So, that happened.

On Thursday, June 30, I woke up, went for a run, had some breakfast, and headed to work. At 4:00 I got a call from Jason about some fire trucks in front of the house. I agreed to drive by, “just to make sure everything was OK.”

The first thing I noticed was the roadblock, 1/4 mile from the house. I parked my car and started walking in the rain.  The cop manning the roadblock asked me if I was okay. “I think that’s my house,” I said, nodding to the cluster of emergency vehicles with their lights on. He hustled me into his squad car and drove me to the scene:

You know that feeling you get when you’ve cut yourself pretty badly, but it hasn’t started bleeding yet? “I’m okay, I’m okay, I’m okay…..” That’s how I felt. The house didn’t look that bad! It was probably something minor! We were saved!

Then the firefighter in charge came over to talk to me. He said that lightning struck two pine trees in our front yard:

From there, it jumped from the trees into the attic of our house. Specifically, into the wiring in the attic. The insulation ignited as the lightning traveled, and within minutes the entire attic was ablaze. The phone company employee who first called 911 said the smoke was so thick he couldn’t see past the hood of his car. A neighbor described it as an old-fashioned locomotive smokestack, spewing black smoke out of both ends of the house.

Did I mention we just put a new roof on that house less than a month ago? Yeah.

So there was a fire.

The fire department, which was AMAZING and about whom I want to write odes, arrived on-scene and got to work immediately. They pushed most of our furniture together and threw tarps over it. They grabbed the elderly beagle and got her out of the house. And then they pushed hoses up in the attic and turned them on.

So there was a flood.

Most of the ceilings became saturated with sooty water and began collapsing into the house. This went on for 24 hours. Wet ceiling makes a stomach-turning noise when it falls nine feet, sort of a splat-thud.

Just, you know, FYI.

The insurance company sent its adjuster out on Friday. We still don’t know the full extent of the damage, but my best guess is that 60 – 70% of the house will have  to be replaced. The exterior brick walls and the windows are fine. Some of the interior walls appear to be salvageable. 

Thanks to the quick work and amazing skill of the firefighters, it looks like most of our possessions were spared the fire and the water. The most obvious exception is the boxes of items stored in the attic.   

Cue the sad music for some before-and-afters!

Kitchen Before:

Kitchen After:

Family Room Before:

Family Room After:

Kids’ Bathroom Before:

Kids’ Bathroom After:

Jason and I are… okay. There are good days and bad days, but it seems that when I’m upset, he’s strong, and vice versa. There have been some major frustrations but many causes for hope. The most important thing is that no one was hurt – the rest is just stuff, and inconvenience. Our friends and neighbors have been fantastic, opening their homes to us and feeding us and mixing drinks for us. The children seem to be handling everything well – the two little ones think it’s Tyler and Jensen’s Excellent Adventure. Even Hollyn, who usually frets over schedules and timelines and What Are We Doing Next, has rolled with the punches like a pro.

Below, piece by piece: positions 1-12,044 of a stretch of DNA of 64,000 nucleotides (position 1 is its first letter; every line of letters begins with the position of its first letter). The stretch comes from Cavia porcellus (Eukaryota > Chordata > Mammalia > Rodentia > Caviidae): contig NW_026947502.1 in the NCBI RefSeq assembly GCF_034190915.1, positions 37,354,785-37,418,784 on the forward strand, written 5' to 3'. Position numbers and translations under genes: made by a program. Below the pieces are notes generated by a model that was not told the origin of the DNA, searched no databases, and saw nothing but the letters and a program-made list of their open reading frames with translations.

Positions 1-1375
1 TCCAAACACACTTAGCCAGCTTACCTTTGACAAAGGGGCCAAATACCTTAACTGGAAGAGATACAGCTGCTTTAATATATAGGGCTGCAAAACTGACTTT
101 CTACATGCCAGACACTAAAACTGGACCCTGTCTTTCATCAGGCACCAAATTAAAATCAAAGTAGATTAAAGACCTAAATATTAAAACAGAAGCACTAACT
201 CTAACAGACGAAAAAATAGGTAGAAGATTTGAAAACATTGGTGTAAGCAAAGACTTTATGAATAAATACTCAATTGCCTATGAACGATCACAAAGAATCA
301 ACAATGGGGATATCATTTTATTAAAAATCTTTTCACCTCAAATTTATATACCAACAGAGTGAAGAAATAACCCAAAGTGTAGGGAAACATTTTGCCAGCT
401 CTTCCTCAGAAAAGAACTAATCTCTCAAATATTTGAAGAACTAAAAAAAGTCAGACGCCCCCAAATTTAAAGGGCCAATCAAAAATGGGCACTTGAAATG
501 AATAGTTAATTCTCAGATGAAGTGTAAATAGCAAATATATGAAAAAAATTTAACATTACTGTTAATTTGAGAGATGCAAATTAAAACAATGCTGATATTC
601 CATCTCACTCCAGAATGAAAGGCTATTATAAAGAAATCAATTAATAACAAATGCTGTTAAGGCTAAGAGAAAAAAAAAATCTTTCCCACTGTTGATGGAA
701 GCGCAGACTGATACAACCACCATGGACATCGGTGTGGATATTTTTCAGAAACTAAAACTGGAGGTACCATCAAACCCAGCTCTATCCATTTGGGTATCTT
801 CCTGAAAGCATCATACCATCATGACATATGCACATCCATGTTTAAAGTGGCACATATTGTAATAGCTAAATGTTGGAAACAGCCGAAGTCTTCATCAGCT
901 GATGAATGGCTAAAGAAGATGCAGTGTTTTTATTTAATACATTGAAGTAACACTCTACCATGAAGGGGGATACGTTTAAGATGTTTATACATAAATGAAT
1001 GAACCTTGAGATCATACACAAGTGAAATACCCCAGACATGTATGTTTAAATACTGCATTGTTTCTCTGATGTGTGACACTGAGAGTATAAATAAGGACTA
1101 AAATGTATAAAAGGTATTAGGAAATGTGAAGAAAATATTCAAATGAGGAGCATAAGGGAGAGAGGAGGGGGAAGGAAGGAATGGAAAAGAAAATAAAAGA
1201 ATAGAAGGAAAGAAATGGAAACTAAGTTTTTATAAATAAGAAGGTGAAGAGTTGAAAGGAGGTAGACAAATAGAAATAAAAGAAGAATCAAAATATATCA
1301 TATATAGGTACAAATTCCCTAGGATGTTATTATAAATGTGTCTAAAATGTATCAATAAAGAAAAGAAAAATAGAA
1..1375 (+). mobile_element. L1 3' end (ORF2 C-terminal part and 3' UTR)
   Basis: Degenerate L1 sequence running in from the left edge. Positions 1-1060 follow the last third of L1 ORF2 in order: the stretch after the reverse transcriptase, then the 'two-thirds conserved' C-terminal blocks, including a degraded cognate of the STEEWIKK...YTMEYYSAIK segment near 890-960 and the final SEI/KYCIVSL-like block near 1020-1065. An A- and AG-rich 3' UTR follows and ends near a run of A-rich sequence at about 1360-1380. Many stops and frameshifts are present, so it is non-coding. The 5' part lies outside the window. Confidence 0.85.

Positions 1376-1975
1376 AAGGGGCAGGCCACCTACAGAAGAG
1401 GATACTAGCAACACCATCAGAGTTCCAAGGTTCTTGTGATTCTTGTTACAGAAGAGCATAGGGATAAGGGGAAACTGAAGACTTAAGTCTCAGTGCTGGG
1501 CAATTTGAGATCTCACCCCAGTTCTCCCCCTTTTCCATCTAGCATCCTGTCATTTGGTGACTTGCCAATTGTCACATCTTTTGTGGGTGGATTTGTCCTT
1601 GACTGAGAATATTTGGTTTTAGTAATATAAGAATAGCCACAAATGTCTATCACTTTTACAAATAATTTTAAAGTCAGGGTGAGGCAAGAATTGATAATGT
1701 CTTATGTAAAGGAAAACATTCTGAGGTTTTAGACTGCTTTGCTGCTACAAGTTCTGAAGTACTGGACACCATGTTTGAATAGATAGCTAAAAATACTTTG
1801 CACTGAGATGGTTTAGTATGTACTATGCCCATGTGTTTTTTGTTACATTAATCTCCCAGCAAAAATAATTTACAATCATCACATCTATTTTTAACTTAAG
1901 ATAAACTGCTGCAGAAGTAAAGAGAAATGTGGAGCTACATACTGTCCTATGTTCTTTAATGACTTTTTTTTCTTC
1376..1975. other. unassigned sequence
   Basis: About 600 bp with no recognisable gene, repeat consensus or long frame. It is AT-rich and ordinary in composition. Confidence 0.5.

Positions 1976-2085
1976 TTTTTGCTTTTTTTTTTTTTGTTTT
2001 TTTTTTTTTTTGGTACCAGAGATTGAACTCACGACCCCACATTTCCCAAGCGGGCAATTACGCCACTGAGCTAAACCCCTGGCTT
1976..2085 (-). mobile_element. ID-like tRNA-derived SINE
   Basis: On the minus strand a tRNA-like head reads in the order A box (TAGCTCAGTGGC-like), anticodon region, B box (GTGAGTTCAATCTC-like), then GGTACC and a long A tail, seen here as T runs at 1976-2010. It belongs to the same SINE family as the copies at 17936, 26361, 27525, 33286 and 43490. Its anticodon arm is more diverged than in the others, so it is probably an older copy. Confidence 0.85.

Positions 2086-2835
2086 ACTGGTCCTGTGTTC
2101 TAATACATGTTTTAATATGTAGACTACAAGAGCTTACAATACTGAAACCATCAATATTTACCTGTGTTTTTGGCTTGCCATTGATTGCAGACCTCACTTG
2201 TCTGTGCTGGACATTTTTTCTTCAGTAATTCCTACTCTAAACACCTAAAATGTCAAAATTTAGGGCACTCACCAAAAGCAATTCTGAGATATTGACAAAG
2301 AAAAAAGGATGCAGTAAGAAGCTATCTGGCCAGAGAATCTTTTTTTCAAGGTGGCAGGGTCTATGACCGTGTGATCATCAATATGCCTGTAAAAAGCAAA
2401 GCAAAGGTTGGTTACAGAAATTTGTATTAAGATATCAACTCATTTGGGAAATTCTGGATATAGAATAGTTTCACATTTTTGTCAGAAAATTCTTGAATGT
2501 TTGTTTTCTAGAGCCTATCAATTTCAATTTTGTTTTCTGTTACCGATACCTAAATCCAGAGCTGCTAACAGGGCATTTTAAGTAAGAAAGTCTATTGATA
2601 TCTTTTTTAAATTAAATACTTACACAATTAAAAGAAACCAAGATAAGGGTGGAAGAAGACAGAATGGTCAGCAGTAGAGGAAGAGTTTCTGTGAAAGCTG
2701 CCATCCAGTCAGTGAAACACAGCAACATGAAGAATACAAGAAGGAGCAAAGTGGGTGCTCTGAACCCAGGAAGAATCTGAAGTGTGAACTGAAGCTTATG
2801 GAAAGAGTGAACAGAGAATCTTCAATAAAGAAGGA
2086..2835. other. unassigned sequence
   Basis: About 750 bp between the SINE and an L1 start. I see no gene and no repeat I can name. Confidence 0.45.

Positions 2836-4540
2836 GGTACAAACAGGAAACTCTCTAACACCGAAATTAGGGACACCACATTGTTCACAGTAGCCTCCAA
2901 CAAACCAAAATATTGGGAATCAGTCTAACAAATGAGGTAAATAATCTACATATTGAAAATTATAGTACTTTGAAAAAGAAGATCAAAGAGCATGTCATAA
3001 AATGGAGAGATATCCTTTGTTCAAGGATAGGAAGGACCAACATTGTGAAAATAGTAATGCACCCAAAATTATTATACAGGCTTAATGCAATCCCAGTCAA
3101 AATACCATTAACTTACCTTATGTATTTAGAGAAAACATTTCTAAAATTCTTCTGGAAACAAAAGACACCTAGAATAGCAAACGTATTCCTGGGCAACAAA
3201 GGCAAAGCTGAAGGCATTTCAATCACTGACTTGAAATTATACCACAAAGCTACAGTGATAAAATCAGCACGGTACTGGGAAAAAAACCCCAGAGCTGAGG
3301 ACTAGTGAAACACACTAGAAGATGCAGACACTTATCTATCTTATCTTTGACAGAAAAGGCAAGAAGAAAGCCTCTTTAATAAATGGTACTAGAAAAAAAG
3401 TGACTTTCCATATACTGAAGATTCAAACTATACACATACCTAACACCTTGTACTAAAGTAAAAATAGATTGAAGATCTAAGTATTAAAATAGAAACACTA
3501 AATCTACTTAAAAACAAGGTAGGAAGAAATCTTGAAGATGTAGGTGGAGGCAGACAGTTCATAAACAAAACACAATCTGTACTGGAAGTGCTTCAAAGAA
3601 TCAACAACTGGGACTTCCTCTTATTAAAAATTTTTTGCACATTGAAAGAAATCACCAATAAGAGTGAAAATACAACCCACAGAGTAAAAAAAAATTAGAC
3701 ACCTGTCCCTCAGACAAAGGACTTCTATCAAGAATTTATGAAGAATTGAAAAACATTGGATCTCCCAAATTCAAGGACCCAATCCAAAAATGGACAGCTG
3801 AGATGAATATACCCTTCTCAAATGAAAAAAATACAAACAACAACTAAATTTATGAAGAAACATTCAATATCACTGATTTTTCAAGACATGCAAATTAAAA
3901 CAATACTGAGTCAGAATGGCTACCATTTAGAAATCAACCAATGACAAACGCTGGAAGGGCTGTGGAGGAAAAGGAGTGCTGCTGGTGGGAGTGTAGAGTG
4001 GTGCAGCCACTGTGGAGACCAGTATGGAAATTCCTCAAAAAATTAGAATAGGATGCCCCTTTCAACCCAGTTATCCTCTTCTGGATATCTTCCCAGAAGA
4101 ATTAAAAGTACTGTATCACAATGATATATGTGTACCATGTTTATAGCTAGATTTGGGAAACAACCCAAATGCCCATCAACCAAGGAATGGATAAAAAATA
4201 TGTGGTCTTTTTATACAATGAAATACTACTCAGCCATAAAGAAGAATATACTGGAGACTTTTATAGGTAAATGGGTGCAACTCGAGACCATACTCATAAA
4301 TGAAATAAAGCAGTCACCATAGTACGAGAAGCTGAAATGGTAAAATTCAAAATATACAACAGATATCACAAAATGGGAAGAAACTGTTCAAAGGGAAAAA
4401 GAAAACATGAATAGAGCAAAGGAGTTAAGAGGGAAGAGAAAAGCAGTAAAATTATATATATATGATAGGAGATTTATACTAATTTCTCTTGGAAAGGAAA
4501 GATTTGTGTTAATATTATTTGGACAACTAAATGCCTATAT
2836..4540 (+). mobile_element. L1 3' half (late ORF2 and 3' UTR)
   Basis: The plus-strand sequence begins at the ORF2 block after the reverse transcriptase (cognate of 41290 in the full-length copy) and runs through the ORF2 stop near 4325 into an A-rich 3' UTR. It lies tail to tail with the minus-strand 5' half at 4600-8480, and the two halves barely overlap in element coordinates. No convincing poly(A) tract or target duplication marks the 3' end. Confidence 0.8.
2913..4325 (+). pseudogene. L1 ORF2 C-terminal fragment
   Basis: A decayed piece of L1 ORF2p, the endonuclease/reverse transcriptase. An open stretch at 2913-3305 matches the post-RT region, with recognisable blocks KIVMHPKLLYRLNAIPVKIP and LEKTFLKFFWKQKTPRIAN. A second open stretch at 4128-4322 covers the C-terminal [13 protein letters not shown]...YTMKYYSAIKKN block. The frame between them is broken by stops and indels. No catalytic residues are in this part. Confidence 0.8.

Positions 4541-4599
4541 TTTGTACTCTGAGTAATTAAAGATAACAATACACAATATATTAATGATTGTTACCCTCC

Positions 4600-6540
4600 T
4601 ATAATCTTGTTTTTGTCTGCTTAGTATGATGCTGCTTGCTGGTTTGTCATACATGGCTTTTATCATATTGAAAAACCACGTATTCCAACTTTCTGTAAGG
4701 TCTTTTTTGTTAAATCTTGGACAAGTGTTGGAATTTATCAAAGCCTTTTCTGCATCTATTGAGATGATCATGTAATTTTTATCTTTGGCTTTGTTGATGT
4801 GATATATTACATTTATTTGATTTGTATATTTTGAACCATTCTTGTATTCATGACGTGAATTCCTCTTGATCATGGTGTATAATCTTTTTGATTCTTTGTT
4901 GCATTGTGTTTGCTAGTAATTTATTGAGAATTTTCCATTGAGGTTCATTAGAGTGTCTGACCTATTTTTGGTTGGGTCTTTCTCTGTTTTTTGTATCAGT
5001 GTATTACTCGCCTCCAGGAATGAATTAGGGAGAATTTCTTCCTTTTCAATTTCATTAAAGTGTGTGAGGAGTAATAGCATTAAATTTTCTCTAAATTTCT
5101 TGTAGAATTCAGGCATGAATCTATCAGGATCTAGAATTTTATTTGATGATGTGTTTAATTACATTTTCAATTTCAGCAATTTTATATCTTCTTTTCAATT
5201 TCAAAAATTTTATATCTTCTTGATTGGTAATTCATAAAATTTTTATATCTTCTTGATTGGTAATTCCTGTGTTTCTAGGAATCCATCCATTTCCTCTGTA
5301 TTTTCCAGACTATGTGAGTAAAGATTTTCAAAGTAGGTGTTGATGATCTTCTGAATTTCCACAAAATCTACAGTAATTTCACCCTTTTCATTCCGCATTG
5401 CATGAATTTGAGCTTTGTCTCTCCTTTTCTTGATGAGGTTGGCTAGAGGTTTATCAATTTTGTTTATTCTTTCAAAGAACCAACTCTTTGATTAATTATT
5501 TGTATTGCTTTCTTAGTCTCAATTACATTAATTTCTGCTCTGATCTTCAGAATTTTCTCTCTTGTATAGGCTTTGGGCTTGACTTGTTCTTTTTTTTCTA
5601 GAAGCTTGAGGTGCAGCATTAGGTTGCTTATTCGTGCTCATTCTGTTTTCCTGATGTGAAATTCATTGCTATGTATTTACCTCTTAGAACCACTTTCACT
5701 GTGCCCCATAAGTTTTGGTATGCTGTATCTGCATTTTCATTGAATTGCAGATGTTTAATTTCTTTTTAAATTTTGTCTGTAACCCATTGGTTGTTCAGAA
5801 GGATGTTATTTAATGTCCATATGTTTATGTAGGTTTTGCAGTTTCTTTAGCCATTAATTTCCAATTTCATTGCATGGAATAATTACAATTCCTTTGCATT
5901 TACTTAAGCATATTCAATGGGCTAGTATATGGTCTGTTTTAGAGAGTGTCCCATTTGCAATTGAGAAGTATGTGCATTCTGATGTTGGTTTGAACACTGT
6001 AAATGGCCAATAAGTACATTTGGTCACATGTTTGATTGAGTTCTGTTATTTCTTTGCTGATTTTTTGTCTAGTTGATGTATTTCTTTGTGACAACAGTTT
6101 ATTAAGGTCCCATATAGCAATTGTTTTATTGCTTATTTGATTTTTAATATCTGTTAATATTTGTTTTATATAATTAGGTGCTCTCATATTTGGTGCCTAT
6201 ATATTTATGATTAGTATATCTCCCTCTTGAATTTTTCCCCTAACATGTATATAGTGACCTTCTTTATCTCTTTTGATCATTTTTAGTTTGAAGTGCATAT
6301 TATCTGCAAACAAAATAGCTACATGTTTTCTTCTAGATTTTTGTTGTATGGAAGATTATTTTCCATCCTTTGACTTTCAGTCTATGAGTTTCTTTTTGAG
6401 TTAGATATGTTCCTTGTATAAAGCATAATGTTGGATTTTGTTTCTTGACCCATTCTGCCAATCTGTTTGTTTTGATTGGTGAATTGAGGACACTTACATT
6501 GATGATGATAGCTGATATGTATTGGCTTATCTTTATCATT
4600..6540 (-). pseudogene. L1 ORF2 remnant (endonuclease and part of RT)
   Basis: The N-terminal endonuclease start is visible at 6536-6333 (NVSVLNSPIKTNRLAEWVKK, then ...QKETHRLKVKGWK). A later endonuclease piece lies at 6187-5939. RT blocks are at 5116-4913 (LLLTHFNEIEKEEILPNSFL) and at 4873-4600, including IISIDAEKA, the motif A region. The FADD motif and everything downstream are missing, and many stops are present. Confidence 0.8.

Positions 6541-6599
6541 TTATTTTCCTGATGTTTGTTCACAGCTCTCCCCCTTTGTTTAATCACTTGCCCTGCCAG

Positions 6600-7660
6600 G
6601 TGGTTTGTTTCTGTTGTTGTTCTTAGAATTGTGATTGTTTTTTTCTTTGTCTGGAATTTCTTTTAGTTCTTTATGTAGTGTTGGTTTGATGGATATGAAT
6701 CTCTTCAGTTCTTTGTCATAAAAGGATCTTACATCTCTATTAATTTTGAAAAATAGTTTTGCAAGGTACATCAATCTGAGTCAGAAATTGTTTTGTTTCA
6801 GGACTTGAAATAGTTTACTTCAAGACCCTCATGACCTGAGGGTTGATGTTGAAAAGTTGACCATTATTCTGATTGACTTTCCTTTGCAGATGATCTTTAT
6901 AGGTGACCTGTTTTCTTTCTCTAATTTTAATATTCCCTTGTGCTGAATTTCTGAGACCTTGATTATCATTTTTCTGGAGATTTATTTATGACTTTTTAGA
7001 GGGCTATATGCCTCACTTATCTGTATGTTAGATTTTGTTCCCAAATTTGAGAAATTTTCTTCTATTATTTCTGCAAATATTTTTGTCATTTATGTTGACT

And you know what? It’s going to be okay. At the end of this process, we’ll have a basically brand-new house. New wiring, new lighting, new floors, new paint, new roof (again. grrr.), even a new front door to replace the one the firefighters kicked in.

The adjuster guesses that we’ll be out of our house for four months. I’m being generous and aim to be back before Thanksgiving, 21 Thursdays after the fire.

One week down.

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7 Comments

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7 responses to “So, that happened.

  1. I’m so so sorry, Windy. My folks had a major house fire last year. All of the ceilings had to be replaced, and 2/3 of the walls down to the studs. Their entire kitchen and all three bathrooms were a total loss. It totally sucked. Their consolation prize was a basically brand-new house. But they loved their old one so much that it was kind of a booby prize. I’m really sorry. Anything Ross and I can do, just let us know. In particular, if you feel the need to get out of town for a while, our house is always open to you. We have a guest room/bathroom, and the kids could camp out in our family room. Love!

  2. Shannon

    Oh, Windy. I cried reading this. Thank god you are all okay. And how amazing that the firefighters took the time to cover your furniture! My family had a house fire when I was eight (two days before my birthday!), and lost just about everything—at least half of that was just from the water damage. The particular smell of burnt house still haunts me.

    I hope that the rebuild is quick and that you all have ease in this in between time. Sending you strength and love from western Mass. xoxo

  3. Jen

    Wow. I am just so in awe of this post. My thoughts and prayers to your family as you go through the rebuilding process. Keep your head high, it’s amazing the positives that can come from such a negative experience. Thank you so much for sharing your story.

    xoxo,
    Jen

  4. Hi I am visiting you from I Heart Organizing…I am so sorry to hear this. My prayers are with you and you family during this hardship. Its good to hear that your kids are adjusting well and that you are holding your head up through out this storm. May God be with you and your family:)

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